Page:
NAMA has this morning produced a matrix .

The matrix (shown above) is NAMA’s attempt to show that contrary to popular perception, NAMA is a very transparent organisation, at least relative to the State-owned banks and semi-state agencies. And on the face of it, NAMA is impressive, and as far as this matrix goes, it is accurate.  In fact NAMA is a martyr to itself by omitting the fact that it has a dedicated blog to track its progress, and there isn’t an AIBshootingFishInABarrel or an IBRCcosts50pcmorethanNAMAtorun blog. Okay, NAMA doesn’t refer to the fact that it is not subject to Freedom of Information legislation, and it might be considered a tad inconvenient to remind us that it is at present fighting tooth-and-nail with the Information Commissioner in the courts to stop NAMA being subjected to environmental requests. But this is NAMA’s visual attempt to convince you it is transparent.

But unlike the ESB or Bord Gais, where you can get a good sense of sales, costs and profits, NAMA’s performance is still shrouded in thick fog. If you were to ask me today how NAMA was performing, I could stick on a pair of shades and adopt Morpheus’s all-knowing tone and tell you it’s doing badly or well, but in truth we don’t really know. Is NAMA making a profit? Presently yes, by reference to accounting standards though it is carrying a €1bn cumulative loss, and remember that it imposed a separate €42bn loss on the banks. But even the current NAMA profit is skewed by accounting conventions like “effective interest rates” and the rules about when NAMA can recognise profits. We know that NAMA overpaid the banks by €5.6bn compared with what the loans were worth on the open market – that was deliberate and the EU approval of NAMA anticipated that a premium would be paid for long term economic value et cetera. And since NAMA valued those loans, property values in Ireland are down a further 25-30%. So what big hole lies beneath NAMA?

NAMA won’t tell you about profit on individual sales, or what projects it is investing in or how many staff are currently suspended – “we don’t discuss individual transactions”, “we don’t discuss individual staff” – nor even confirm overall totals for staff suspended. Somehow, even though the ESB and Bord Gais are less transparent than NAMA in NAMA’s matrix, we tend to feel more confident about the transparency of their operations.

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Opposition politicians may have largely abandoned their sallies on Minister for Health James Reilly’s position on the bumping-up of a site in Balbriggan belonging to his associate, for development as a primary care centre, but controversy and malodour involving the Minister and his actions are not going away. Today we learn of continued resistance by consultants to his late-in-the-day reform of work practices, but it was earlier this week that the Minister revealed in the Dail that practically all medicines used in the Irish public health system are expensive non-generic medicines. This compares with just 20% use of non-generic medicines in our closest neighbour, the UK.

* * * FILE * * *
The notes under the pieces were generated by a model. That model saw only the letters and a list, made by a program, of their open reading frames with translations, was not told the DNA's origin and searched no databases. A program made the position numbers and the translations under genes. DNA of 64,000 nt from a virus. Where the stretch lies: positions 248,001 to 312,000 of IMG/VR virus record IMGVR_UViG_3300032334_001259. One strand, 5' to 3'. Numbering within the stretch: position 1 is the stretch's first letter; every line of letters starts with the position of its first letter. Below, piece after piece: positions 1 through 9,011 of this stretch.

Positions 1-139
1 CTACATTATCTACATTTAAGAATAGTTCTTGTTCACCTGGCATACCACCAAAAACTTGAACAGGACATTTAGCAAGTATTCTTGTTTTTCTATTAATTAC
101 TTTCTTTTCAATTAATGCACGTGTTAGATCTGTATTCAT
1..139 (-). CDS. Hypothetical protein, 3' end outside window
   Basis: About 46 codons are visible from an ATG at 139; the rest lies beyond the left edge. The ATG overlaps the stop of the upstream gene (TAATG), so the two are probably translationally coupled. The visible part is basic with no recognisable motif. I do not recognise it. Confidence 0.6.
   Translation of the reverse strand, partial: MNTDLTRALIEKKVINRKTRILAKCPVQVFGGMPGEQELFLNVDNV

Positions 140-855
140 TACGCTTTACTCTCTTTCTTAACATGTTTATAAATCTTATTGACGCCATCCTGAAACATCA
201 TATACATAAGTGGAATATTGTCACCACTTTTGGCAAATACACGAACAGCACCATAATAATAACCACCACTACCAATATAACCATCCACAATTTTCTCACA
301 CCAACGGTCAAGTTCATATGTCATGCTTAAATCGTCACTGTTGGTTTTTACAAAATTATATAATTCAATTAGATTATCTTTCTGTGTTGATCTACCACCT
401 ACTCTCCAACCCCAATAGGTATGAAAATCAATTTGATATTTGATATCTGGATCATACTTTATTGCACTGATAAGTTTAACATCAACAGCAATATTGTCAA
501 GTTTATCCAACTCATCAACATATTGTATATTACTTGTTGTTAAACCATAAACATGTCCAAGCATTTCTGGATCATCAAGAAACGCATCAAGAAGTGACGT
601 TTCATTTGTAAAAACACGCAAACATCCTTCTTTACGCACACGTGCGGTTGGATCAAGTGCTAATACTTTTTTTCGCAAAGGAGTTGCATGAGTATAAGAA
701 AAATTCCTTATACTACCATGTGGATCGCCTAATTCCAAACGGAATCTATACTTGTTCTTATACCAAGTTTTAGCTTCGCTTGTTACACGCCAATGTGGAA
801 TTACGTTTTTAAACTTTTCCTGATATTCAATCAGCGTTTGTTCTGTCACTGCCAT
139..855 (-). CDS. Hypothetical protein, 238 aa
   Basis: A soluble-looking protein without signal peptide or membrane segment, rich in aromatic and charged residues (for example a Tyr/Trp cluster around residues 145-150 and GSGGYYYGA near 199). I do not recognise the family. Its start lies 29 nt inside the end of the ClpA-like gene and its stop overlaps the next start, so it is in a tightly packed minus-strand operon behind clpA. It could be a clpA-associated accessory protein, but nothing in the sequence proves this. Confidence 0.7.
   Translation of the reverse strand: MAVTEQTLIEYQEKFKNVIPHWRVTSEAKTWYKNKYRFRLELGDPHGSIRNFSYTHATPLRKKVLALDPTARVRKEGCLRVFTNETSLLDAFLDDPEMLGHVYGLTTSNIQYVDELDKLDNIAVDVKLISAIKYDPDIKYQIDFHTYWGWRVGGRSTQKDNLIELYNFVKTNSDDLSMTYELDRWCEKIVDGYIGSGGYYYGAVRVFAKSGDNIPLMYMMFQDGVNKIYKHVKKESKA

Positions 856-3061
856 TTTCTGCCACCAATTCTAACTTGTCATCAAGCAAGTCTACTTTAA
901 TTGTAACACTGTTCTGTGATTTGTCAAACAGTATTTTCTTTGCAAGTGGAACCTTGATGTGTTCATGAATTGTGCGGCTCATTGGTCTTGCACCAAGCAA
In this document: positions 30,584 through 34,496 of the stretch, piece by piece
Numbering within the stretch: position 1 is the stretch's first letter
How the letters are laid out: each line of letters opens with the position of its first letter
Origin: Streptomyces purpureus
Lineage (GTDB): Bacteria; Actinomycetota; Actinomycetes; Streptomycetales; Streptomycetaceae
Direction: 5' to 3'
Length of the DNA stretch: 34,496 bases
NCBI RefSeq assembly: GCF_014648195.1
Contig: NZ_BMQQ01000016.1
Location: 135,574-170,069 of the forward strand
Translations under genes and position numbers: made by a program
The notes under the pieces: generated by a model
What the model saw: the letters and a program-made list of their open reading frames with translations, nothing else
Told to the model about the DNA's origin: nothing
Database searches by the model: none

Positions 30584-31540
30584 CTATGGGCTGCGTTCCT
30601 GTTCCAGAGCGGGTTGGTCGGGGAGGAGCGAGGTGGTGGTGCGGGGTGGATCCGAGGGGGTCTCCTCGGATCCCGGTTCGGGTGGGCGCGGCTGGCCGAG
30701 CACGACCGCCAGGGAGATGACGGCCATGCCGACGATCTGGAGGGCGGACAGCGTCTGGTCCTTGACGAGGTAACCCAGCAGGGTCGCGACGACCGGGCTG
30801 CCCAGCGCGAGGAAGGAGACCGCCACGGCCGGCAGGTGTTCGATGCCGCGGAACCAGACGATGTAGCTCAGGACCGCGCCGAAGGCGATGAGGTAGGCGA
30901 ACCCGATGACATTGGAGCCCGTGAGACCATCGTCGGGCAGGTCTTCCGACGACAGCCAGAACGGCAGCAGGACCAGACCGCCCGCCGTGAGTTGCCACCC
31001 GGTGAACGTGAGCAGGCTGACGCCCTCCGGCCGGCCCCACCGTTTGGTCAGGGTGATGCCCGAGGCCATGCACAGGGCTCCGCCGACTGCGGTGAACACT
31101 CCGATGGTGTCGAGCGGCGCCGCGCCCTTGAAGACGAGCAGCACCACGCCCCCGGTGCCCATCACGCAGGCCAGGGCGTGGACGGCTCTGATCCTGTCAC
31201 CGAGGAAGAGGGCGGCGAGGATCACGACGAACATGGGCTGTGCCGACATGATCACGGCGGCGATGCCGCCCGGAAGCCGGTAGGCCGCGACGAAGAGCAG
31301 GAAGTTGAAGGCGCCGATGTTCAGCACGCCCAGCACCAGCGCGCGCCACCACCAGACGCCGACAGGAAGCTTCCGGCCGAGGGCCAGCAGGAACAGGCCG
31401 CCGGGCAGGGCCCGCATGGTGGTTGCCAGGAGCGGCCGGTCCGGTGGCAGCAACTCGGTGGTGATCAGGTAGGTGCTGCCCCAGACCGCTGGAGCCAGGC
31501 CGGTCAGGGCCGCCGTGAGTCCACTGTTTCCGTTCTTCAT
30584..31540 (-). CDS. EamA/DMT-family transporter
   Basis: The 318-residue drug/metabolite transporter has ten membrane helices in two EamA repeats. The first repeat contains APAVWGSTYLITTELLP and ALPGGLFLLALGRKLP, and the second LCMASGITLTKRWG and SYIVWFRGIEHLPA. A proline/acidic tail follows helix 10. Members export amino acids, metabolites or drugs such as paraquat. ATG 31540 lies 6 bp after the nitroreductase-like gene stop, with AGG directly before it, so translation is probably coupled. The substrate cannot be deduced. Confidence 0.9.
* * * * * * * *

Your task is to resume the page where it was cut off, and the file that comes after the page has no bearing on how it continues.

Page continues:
Minister Reilly was responding to a series of questions from the Sinn Fein health spokesman Caoimhghin O’Caolain and the Sinn Fein finance spokesperson Pearse Doherty. It was revealed that in 2011, a staggering total of €1.85bn of drugs were prescribed in Ireland and that just a paltry €100m per annum are non-generic. In a recent IMF report on selected issues in Ireland, it was revealed that in the UK, 80% of drugs prescribed are generic. It seems that the IMF estimate of generic drug use in Ireland of 20% was four times over the true percentage*, which just aggravates the point being made by the IMF. Generic drugs, whose patents may have expired, are less expensive than non-generic drugs, yet Ireland’s health service, overseen by Minister Reilly is aloof to tackling an area which could see hundreds of millions of euro savings per annum. Just how much longer can this minister continue in his post.

The full parliamentary questions and responses are here:

 Deputy Caoimhghín Ó Caoláin: To ask the Minister for Health the full drugs bill for the Health Service Executive for 2010, 2011 and to date in 2012; if he will provide a breakdown of same by scheme, by patent status and branded generic status.

Deputy Pearse Doherty:  To ask the Minister for Health if he will provide an estimate of the cost of drugs and medication used by the public health service in each of 2010 and 2011.